Featured Research

from universities, journals, and other organizations

Let them eat snail: Nutritional giant snails could address malnutrition

Date:
November 20, 2009
Source:
Inderscience Publishers
Summary:
A nutritionist in Nigeria says that malnutrition and iron deficiency in schoolchildren could be reduced in her country by baking up snail pie. She explains snail is not only cheaper and more readily available than beef but contains more protein.

Giant African tiger land snail (Achatina achatina), closely related to giant snail (Archachatina marginata).
Credit: iStockphoto

A nutritionist in Nigeria says that malnutrition and iron deficiency in schoolchildren could be reduced in her country by baking up snail pie. In a research paper to be published in the International Journal of Food Safety, Nutrition and Public Health, she explains snail is not only cheaper and more readily available than beef but contains more protein.

Related Articles


Ukpong Udofia of the Department of Home Economics, at the University of Uyo, has looked at the moisture levels, protein content, and iron composition of the flesh of the giant West African land snail and compared it to beef steak. Snail pie is much more nutritious than a beef pie, she says.

Udofia and her research team baked pies of both varieties and asked young mothers and their children to try the tasty meal. Most of them preferred the taste and texture of the pies baked with the snail Archachatina marginata to those made with beef. The kids and their mothers judged the snail pies to have a better appearance, texture, and flavor.

"Snail pie is recommended as a cheap source of protein and iron for school-age children and young mothers and could contribute in the fight against iron deficiency anemia," Udofia says.

"The land snail is a readily available and affordable source of animal protein, inhabits a lot of the green forest and swamps of most developing countries including Nigeria," Udofia adds, "It is also increasingly cultivated, although in the West it is more familiar as an unusual pet than a pie.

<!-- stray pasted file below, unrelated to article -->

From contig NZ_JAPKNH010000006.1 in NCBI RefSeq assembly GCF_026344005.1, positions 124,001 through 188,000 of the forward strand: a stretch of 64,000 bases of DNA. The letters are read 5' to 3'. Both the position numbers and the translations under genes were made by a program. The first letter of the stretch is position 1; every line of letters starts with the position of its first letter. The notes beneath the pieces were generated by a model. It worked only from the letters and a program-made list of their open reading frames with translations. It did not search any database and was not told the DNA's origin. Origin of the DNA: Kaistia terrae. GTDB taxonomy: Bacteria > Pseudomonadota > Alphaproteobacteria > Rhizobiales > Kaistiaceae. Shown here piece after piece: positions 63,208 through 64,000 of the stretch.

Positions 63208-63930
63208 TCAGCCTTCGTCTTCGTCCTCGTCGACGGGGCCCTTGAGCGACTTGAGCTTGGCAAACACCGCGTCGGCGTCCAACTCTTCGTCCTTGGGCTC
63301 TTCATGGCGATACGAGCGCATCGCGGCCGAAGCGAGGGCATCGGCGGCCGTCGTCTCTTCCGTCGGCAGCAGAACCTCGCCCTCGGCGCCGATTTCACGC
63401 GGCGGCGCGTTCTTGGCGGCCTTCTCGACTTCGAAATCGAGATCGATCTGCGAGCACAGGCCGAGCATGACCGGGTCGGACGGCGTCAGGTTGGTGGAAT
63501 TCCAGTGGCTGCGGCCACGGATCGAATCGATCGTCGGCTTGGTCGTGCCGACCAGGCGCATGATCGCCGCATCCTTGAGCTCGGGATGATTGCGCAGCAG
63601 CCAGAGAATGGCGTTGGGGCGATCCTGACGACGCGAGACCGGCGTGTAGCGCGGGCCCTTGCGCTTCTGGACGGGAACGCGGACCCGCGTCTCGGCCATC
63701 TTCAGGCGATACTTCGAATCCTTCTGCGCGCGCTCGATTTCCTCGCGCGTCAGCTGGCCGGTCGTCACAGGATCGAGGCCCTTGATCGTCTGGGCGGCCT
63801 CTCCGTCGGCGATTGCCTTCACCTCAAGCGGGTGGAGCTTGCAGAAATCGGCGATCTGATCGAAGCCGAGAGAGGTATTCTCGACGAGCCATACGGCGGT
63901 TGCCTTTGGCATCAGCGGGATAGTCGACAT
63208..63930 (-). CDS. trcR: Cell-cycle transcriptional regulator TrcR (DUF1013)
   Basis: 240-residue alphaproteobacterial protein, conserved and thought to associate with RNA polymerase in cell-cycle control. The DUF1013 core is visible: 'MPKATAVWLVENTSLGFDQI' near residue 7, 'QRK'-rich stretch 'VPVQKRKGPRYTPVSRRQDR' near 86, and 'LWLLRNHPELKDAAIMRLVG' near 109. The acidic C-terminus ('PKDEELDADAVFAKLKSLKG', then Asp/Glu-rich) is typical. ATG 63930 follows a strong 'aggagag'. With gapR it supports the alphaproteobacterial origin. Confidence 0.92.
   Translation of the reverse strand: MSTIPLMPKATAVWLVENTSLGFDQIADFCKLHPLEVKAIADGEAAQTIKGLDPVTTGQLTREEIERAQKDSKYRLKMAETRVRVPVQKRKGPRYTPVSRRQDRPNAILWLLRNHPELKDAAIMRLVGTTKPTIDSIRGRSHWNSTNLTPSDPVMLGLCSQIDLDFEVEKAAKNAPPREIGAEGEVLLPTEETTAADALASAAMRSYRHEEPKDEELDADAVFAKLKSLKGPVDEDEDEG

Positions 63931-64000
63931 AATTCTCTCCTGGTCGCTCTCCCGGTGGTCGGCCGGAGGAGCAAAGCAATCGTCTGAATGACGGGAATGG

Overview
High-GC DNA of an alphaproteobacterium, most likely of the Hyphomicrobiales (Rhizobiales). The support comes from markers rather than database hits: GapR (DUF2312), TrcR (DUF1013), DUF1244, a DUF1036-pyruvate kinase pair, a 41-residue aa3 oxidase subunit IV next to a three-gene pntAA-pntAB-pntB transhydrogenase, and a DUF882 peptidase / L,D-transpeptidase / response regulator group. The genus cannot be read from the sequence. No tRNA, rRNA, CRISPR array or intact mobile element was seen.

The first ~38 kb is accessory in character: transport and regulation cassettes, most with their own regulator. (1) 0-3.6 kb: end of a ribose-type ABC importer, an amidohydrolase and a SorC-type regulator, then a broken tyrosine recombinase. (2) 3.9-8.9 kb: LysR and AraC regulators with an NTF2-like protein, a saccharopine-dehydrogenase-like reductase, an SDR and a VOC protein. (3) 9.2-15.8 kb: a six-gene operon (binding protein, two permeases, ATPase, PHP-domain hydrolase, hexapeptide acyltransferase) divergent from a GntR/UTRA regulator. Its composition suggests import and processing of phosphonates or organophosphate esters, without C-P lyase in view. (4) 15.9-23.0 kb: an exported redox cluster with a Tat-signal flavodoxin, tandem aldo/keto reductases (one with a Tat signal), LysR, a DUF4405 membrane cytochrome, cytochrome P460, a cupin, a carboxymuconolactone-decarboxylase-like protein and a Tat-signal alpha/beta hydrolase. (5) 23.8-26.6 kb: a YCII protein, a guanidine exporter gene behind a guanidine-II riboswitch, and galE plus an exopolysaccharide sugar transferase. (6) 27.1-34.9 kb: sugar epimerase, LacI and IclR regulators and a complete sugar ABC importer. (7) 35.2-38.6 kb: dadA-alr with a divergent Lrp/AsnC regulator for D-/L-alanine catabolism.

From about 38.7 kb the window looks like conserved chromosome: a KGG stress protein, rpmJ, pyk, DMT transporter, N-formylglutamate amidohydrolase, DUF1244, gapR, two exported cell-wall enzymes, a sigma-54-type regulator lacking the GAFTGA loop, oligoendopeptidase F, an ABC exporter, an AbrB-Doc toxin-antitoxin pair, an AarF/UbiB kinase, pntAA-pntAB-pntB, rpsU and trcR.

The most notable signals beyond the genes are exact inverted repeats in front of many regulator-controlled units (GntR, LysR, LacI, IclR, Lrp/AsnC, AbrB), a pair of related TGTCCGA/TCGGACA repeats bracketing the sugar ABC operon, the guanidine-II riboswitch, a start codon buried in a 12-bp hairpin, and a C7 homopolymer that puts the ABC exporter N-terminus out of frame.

Iron deficiency and a lack of protein in the diet affect young mothers and their children in many developing countries including Nigeria, according to the World Health Organization leading to serious health problems. There is no quick fix for the problem of malnutrition in such countries, but alternative to high-cost meat products could help.

Snail meat contains protein, fat (mainly polyunsaturated fatty acid), iron, calcium, magnesium, phosphorus, copper, zinc, vitamins A, B6, B12, K and folate. It also contains the amino acids arginine and lysine at higher levels than in whole egg. It also contains healthy essential fatty acids such as linoleic and linolenic acids. The high-protein, low-fat content of snail meat makes it a healthy alternative food.


Story Source:

The above story is based on materials provided by Inderscience Publishers. Note: Materials may be edited for content and length.


Journal Reference:

  1. Snail (Archachatina marginata) pie: a nutrient rich snack for school-age children and young mothers. Int. J. Food Safety, Nutrition and Public Health, 2009, Vol. 2, 125-130

Cite This Page: